The judiciary blamed Iran for the attacks on the Jewish community in Argentina

justice Argentina stated on Thursday that the attacks to the Israeli embassy in 1992 and to the Israeli investment fund AMIA in 1994, which resulted in hundreds of deaths, were ordered by Iran in a decision deemed “historic” by the Jewish community, the press reported.

The text written by the Federal Criminal Chamber II also pointed to the Shiite movement Hezbollah as the perpetrator, declared Iran a “terrorist state” and described the attack on the AMIA as a “crime against humanity,” according to the document cited by the press.

“Hezbollah carried out an operation that corresponded to a political, ideological, revolutionary plan and was under the mandate of a government, a state,” Judge Carlos Mahiques, one of the three signatory judges, told Radio Con Vos, referring to the Iran.

The verdict “is historic, unique in Argentina, they owed it not only to Argentina, but also to the victims,” Jorge Knoblovitz, president of the Delegation of Argentine Israelite Associations, told broadcaster LN+.

Furthermore, “it opens the possibility of a lawsuit before the International Criminal Court, since it has been clearly established that the State of Iran is a terrorist state,” he added.

Parallel error.

The decision of judges Mahiques, Ángela Ledesma and Diego Barroetaveña came within the framework of a parallel ruling, also this Thursday, in which the case of irregularities committed during the investigation is being reviewed.

It confirms the acquittal of Carlos Telleldín, the first person arrested for the AMIA attack, as well as the convictions for irregularities in the investigation, and reduces some sentences, including that of the former judge Juan José Galeano, who was the first to deal with the investigation concerned. which fell from six to four years.

This 711-page parallel judgment examines the geopolitical context of both attacks and finds that their motivation, although not the only one, was in response to the foreign policy of then-President Carlos Menem (1989-1999).

“It arose mainly from the government’s unilateral decision to terminate three contracts agreed with it for the provision of nuclear materials and technology, motivated by a change in the foreign policy of our country between late 1991 and mid-1992 Iran,” said the document consulted by AFP Text.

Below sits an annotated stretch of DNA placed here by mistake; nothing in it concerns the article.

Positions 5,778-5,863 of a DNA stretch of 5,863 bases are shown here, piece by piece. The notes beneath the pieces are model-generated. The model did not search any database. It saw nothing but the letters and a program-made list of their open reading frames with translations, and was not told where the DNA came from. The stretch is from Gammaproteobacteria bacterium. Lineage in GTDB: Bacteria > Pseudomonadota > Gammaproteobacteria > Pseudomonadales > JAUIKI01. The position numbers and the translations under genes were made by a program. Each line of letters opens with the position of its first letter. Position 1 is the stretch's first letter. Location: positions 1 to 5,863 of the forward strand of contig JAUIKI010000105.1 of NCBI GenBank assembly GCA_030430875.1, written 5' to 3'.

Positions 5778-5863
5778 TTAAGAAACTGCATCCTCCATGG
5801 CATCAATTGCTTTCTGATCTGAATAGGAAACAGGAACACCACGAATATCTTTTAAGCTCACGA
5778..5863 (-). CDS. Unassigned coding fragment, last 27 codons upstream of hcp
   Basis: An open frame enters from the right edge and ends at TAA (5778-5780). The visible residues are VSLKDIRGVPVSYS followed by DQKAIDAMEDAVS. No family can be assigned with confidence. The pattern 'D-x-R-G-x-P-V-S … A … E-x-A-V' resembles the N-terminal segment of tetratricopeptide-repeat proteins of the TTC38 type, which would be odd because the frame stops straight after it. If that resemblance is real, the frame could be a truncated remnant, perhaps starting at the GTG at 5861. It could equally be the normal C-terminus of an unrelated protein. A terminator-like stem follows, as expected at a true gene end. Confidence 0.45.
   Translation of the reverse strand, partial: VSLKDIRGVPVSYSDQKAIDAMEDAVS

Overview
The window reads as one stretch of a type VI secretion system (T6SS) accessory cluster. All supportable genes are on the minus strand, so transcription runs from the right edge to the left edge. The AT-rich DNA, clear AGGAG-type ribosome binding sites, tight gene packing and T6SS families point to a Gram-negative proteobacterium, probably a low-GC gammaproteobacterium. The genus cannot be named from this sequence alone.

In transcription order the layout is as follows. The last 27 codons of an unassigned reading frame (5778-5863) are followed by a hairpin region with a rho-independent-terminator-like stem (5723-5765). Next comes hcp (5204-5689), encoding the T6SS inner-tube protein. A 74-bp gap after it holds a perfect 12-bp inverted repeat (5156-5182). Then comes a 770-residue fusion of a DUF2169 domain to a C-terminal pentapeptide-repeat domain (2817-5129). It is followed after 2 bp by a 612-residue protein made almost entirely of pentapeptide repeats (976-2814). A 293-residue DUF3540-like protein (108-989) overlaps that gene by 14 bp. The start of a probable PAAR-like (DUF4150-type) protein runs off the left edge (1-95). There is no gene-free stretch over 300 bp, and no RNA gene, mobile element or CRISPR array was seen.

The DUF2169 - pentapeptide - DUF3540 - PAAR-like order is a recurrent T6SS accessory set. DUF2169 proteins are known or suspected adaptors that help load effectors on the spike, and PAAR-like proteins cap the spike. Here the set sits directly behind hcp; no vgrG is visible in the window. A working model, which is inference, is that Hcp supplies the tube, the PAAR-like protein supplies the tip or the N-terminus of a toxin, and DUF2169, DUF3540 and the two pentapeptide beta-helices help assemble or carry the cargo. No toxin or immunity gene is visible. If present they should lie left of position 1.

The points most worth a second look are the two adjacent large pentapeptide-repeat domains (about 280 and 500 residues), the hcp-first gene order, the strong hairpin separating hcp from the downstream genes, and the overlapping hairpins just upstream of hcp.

The country suffered two serious attacks, both in Buenos Aires. The first attack in 1992 against the headquarters of the Israeli Embassy claimed 29 lives, the second attack in 1994 against the building of the Argentine Israelite Mutual Association (AMIA), the worst in the history of this country, claimed another 85 lives.

In 2006, Argentine prosecutors accused the pro-Iranian group Hezbollah of carrying out the AMIA attack and Iranian officials of ordering it, which Tehran denies. No arrests were made in this still-unsolved case and the motives for the attack remained unclear. Iran denies any involvement.

The judicial investigation believes that the main suspects in the attack were members of the then Iranian government, including former Iranian President Ali Rafsanjani. However, the case was marked by complaints of lane tampering, convictions for cover-ups and annulled trials.

A trial into the attack on the AMIA ended in 2019 with light sentences for judicial officials and the government of former President Carlos Menem (1989-99), which was found guilty of “covering up” the attack, but without identifying the reason for the concealment of evidence or the deviation from the investigation through the cover-ups.

With around 300,000 people, Argentina’s Jewish community is the largest in Latin America.


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